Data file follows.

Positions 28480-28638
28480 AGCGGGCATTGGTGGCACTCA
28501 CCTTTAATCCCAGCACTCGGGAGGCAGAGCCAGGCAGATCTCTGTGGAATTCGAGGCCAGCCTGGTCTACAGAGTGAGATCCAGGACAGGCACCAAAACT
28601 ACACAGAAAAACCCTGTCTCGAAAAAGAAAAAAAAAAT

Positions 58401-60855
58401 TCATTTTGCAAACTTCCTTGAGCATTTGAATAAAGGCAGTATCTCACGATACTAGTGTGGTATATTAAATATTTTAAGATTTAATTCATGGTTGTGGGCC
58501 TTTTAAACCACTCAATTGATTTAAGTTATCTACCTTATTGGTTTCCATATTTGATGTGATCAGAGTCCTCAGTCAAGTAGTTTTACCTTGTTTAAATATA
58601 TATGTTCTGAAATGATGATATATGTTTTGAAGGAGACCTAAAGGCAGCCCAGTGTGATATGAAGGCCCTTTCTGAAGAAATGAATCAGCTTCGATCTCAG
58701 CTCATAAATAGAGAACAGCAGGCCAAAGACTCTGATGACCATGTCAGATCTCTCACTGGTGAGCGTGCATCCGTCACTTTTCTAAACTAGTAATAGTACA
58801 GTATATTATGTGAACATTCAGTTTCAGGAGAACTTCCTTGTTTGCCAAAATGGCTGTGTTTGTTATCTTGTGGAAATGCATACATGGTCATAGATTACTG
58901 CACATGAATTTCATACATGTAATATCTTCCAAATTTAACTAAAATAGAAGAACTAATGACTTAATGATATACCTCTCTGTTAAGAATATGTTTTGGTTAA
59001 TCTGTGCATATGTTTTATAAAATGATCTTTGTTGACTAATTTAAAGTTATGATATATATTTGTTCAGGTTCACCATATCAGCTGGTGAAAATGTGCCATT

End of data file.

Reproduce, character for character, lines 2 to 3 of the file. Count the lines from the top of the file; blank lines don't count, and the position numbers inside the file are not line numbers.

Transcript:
28480 AGCGGGCATTGGTGGCACTCA
28501 CCTTTAATCCCAGCACTCGGGAGGCAGAGCCAGGCAGATCTCTGTGGAATTCGAGGCCAGCCTGGTCTACAGAGTGAGATCCAGGACAGGCACCAAAACT